Urgent action is needed to remove pollutants from urban wastewater, which is often used in cities to grow food, an international study has warned. Data collected by the International Water Management Institute (IWMI) found that 85% of cities discharged the water without any appropriate treatment.
Urgent action is needed to remove pollutants from urban wastewater, which is often used in cities to grow food, an international study has warned.
Data collected by the International Water Management Institute (IWMI) found that 85% of cities discharged the water without any appropriate treatment.
With many developing nations swiftly urbanising, the authors said people were at increasing risk of disease. The findings are being presented at an international water summit in Sweden.
"As the world flips over from a predominantly rural to a predominantly urban population base, cities are going to take more and more water for agriculture," explained IWMI director general Colin Chartres.
"However, most of the water going into urban areas comes out the other end in the sewers," he told BBC News. "We know that there is an informal sector within many cities that is using [wastewater] to grow vegetables, but there has been no data on how much of this water was being used or what the risks were."
Waste not, want not The study, based on case studies from 53 cities in developing nations, examined where wastewater was being generated, how much was being used in urban agriculture, and to what degree the water was being treated.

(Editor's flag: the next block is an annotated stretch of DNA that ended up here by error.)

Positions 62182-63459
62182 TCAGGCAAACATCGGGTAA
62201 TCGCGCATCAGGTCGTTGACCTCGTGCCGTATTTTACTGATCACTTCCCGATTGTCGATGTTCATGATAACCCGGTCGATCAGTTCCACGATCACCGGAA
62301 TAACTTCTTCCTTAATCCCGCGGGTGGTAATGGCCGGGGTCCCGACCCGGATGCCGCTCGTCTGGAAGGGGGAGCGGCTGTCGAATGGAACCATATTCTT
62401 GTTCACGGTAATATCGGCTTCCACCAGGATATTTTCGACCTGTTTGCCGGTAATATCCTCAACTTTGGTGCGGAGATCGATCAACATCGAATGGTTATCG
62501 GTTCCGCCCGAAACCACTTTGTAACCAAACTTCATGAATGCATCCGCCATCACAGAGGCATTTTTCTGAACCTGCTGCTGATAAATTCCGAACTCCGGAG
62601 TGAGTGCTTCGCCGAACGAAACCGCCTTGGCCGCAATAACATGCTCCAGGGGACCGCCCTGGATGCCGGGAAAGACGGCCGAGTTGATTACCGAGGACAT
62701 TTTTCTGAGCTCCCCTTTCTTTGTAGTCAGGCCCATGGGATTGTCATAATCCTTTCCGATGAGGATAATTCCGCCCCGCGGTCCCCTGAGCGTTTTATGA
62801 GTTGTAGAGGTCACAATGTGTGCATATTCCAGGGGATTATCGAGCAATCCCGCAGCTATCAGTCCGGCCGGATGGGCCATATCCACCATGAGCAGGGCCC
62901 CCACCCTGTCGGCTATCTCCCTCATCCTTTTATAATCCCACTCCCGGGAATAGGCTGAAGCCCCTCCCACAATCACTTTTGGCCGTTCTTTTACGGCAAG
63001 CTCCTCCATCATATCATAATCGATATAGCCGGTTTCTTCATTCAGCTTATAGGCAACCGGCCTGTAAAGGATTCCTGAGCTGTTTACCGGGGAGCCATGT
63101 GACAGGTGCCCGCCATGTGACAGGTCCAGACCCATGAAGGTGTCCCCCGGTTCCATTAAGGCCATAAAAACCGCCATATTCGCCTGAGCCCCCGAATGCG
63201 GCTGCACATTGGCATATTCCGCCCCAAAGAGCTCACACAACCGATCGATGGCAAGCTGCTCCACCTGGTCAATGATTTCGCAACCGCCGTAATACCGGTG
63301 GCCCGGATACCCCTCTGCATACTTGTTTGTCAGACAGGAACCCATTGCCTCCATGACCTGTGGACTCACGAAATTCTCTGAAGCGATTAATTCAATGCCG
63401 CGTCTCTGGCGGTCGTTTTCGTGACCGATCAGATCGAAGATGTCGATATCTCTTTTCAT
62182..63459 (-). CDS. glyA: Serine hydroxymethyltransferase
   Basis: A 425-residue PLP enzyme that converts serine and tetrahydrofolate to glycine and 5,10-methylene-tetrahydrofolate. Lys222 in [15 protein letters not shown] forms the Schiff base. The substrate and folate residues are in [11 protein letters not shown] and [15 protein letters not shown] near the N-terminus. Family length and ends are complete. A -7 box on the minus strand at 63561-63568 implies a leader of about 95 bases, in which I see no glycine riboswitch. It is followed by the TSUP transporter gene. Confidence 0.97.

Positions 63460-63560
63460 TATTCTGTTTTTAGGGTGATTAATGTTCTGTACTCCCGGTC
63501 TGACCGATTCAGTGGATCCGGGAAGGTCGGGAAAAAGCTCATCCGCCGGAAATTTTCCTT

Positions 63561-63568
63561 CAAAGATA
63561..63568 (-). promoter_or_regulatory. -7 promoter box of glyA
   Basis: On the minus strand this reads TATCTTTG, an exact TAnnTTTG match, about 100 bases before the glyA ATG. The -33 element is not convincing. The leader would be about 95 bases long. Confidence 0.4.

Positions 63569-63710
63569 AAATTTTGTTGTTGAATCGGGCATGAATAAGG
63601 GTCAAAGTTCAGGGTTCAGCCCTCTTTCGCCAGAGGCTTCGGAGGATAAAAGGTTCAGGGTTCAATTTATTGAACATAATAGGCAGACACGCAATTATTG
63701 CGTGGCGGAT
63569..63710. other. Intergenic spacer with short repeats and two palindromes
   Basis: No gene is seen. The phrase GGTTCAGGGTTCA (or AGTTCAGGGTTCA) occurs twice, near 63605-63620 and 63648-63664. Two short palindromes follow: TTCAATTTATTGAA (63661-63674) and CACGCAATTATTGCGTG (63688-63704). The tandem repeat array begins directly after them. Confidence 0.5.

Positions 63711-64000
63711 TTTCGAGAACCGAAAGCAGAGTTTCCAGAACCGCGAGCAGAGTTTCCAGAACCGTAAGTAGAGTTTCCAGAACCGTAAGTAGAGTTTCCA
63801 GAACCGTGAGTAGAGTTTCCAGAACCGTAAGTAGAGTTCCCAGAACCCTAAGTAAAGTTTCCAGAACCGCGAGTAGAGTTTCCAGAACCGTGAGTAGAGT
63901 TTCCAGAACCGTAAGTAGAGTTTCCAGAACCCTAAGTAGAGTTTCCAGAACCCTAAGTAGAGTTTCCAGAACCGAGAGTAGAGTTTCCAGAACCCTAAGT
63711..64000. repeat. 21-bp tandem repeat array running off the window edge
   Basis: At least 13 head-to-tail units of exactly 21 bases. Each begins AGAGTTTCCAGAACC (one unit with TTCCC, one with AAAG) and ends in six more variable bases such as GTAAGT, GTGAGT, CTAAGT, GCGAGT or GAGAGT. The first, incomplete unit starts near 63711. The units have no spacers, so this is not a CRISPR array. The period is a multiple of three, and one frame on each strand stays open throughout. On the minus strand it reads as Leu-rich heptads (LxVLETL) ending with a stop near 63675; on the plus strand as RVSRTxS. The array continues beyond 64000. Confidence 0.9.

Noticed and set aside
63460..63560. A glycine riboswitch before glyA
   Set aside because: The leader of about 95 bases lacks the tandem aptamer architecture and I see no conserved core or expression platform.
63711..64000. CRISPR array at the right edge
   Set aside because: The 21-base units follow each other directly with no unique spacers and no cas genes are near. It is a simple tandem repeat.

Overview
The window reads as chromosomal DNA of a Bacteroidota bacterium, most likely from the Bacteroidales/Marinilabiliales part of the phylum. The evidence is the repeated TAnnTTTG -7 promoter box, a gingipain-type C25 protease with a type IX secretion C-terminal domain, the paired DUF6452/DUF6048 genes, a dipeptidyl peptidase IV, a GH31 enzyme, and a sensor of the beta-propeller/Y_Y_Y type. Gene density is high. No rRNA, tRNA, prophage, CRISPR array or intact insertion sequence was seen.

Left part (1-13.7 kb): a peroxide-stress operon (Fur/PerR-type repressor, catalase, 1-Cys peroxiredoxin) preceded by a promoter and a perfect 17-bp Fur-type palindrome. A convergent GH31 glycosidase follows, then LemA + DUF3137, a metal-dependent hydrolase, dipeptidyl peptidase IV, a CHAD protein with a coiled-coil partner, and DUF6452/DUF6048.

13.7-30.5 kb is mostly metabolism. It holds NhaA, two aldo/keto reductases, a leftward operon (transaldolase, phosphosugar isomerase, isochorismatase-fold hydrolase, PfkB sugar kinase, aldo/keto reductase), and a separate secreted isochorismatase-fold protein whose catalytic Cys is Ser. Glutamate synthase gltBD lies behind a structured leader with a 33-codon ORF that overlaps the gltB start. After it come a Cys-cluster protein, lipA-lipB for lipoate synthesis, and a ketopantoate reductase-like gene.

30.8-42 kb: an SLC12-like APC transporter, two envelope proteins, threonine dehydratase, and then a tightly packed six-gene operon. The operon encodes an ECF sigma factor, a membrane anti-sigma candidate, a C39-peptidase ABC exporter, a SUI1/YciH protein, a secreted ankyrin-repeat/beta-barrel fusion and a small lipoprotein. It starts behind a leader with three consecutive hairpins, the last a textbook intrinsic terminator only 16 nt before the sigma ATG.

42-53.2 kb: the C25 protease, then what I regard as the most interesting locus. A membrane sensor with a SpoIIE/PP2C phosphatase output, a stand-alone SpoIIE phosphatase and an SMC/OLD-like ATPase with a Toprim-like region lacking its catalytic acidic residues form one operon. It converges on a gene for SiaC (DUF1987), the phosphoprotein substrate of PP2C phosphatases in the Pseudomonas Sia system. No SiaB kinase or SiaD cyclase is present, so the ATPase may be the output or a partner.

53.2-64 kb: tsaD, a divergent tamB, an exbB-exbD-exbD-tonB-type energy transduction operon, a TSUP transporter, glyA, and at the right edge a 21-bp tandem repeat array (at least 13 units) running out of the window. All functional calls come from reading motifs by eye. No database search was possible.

With increasing food prices and growing concerns about water scarcity, the authors of the report highlighted a number of benefits of using wastewater to irrigate crops.
They said that it allowed food production in places where there was a lack of water, or where no alternative clean water sources were available.
It also recycled nutrients, meaning that farmers did not have to buy expensive fertilisers. And irrigating farmland with wastewater also has environmental benefits, explained Dr Chartres.
"It is a pretty useful way of treating water in the sense that if the water just went straight into a river, it would cause a lot more eutrophication problems further downstream. "So in a way it is performing an ecological service by cleaning up some of the water and recycling the nutrients." Samples of wastewater taken at regular intervals from a river in India, showing how the water gets cleaner as it flows through natural wetlands However, Dr Chartres warned that using wastewater for irrigation was not risk free, especially as the world became more urbanised.
"If this practice is going to be increasingly commonplace and more and more people are going to be eating food produced this way, then there needs to be a bit more concern about the heavy metals and other contaminants in there.
"Ideally, the end product should be treating the water to a standard that means there is no risk, but most developing nations cannot afford to do this.
"Apparently, what happens now in areas with very polluted water is that the farmers do a smell test or a taste test," he added.